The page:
to philanthropy. Carson is Senior Vice-President for
Institutional Advancement at Robert Morris University.
Mark Burnett, ’00, recently
founded a public relations and
event services company, M.
Burnett & Company. He also
serves as Auction Coordinator
for the 2016 Viking Victory
Aaron Kinkela, ’02, and Christian Kinkela, ’04,
owners of Shop 412, teamed up with Heinz as part of
a campaign to “End Hunger Now”. The brothers, who
continue to be “Men of Service”, delivered the first
bottle of the collectors edition mustard to their former
principal, Br. Bob.
Sean Kelly, ’05, recently
received his real estate
license and is working
with Howard Hanna
Real Estate Services in
their Shadyside office.
Jacob Carson, ’07, has joined MetLife Premier Client
Group, Tri-State Partners, as a Financial Services
Spencer Mellon, ’14, member
Championship team, won the
World Club Championship
in JeJu Island, South Korea
at the Seven Bridges Golf
Club in October. By winning
the 2014 Oakmont Country
Club Individual championship,
Spencer was eligible to
represent Oakmont in the World Club Championship.
On November 1, former Central Catholic teammates,
Zach Broujos, ’13, and Ryan Sproule, ’15, faced
one another in a soccer match. Broujos’ Case Western
Reserve and Sproule’s Washington University at St.
Louis took the 0-0 game into double overtime. In the
second overtime,
Sproule scored the
game-winner for
the home team.
While WashU
was celebrating,
Zach worked his
way through a
pile of players
to congratulate
Ryan. This
demonstration of
class is one of those intangibles that are often difficult
to explain when talking about the Central Catholic
“Mystique.” Regardless of the changes that occur in
life, Central men are, and will always remain, brothers.
Neal Smith, ’15, pictured with his father, Dan Smith,
arrived in Annapolis for Plebe Summer, the training
program required of all incoming freshmen at the
United States Naval Academy. Congratulations to
Central Catholic’s newest Midshipman.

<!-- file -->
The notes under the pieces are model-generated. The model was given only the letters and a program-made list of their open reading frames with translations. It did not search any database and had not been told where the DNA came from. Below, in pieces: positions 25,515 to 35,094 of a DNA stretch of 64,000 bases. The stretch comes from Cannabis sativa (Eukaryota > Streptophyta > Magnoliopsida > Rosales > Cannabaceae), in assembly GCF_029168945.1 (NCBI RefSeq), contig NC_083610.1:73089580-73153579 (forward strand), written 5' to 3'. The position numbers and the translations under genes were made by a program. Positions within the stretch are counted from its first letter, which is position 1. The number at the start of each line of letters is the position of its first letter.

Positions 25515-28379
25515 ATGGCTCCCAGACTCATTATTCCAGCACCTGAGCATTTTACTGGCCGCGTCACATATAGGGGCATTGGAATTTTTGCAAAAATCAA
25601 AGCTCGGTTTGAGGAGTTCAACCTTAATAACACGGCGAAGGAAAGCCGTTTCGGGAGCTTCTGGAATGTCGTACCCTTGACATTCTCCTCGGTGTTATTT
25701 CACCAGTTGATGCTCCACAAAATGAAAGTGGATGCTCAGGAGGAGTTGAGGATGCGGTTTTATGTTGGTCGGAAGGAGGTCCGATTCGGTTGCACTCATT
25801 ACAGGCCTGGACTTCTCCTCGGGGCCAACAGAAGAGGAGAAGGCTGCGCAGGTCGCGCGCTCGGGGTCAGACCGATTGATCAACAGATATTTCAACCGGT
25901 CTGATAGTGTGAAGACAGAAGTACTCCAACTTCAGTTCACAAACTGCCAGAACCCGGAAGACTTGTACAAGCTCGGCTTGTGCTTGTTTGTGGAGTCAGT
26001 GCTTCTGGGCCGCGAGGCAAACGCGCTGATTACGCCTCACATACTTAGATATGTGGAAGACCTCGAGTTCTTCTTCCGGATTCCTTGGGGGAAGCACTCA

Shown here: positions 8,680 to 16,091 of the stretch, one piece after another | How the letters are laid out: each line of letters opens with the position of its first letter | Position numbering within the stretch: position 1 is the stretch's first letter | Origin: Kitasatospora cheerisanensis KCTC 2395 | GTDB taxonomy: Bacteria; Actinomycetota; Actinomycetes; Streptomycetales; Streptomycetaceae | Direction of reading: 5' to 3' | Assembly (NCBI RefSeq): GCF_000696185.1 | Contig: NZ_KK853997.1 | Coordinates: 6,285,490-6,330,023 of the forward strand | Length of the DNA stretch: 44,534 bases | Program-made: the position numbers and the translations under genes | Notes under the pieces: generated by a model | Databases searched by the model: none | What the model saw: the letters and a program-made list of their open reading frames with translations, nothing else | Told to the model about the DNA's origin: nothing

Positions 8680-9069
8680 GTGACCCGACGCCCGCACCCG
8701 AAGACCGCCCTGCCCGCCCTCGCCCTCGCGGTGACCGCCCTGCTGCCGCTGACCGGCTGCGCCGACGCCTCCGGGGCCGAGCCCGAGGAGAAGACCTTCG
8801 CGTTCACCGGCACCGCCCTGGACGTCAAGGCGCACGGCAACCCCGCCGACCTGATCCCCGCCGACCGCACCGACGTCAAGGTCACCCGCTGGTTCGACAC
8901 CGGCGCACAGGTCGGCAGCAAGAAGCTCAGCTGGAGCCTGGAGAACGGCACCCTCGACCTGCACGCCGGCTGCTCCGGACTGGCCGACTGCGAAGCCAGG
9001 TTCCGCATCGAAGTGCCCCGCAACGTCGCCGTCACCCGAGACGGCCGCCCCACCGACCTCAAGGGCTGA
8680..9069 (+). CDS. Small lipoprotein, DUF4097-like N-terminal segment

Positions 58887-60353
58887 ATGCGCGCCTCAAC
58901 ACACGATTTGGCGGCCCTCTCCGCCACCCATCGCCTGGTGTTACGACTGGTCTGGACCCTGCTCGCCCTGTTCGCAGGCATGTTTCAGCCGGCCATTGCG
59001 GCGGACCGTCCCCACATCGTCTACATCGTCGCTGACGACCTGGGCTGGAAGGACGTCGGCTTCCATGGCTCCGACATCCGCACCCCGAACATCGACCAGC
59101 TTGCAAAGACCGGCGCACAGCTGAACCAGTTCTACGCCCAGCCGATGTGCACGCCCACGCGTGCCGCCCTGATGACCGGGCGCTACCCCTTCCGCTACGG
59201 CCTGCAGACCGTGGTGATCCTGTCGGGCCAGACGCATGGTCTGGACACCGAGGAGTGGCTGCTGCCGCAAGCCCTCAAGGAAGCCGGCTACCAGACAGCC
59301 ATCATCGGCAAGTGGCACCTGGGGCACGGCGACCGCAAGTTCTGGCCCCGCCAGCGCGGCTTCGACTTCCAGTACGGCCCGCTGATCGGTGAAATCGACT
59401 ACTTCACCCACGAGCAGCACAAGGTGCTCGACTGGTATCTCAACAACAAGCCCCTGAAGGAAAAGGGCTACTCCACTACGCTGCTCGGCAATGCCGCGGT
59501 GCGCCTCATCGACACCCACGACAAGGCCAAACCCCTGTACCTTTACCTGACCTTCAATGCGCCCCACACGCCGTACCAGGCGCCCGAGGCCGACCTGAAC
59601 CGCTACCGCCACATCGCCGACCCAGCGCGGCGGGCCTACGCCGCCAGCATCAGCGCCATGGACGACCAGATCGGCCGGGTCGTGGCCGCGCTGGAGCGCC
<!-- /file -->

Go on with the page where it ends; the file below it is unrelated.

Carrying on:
Kyle Zenchak, ’14,
led the University of
Pittsburgh – Johnstown
men's cross country team
to a championship at the
2015 Penn State – Greater
Allegheny Invitational with his
first place finish.
We want to hear from you! If you have news, we want to know about it!
Please send your story, contact information, and graduation year to [email protected]
In Memoriam
Please remember in your prayers these recently deceased members of
the Central Catholic community.
John J. Seli
John J. Curran
Edward P. Glenn
Raymond F. Schuler
Richard A. Dillon
John C. O’Neill
William P. Bradley
William H. Shea
Daniel McKaveney
Robert J. Donovan
Robert J. Mitsch
Louis F. Haugh
James L. Sweeney
Edward B. Bierman
Frank W. Marino
James Trocchio
Lally Memorial Tree
In June, Central Catholic and the Oakland
Planning and Development Corporation
planted a Japanese maple in memory of
Mr. James F. Lally, ’41, who never quit
fighting for Oakland.
In October, a dedication ceremony was
held, featuring a welcome speech by
Brother Robert Schaefer, FSC, a reading
by Brother Benedict Oliver, FSC, the
blessing of the tree by Father Robert
George, and hymns sung by the Central
Catholic High School Chamber Singers.
Robert J. Kohler
Joseph D. Butch
John W. Harris
Timothy McElroy
Thomas A. Davis
Paul Grzybowski
John Gorman
James C. Wisniewski
Mark Greco
Jesse J. Polito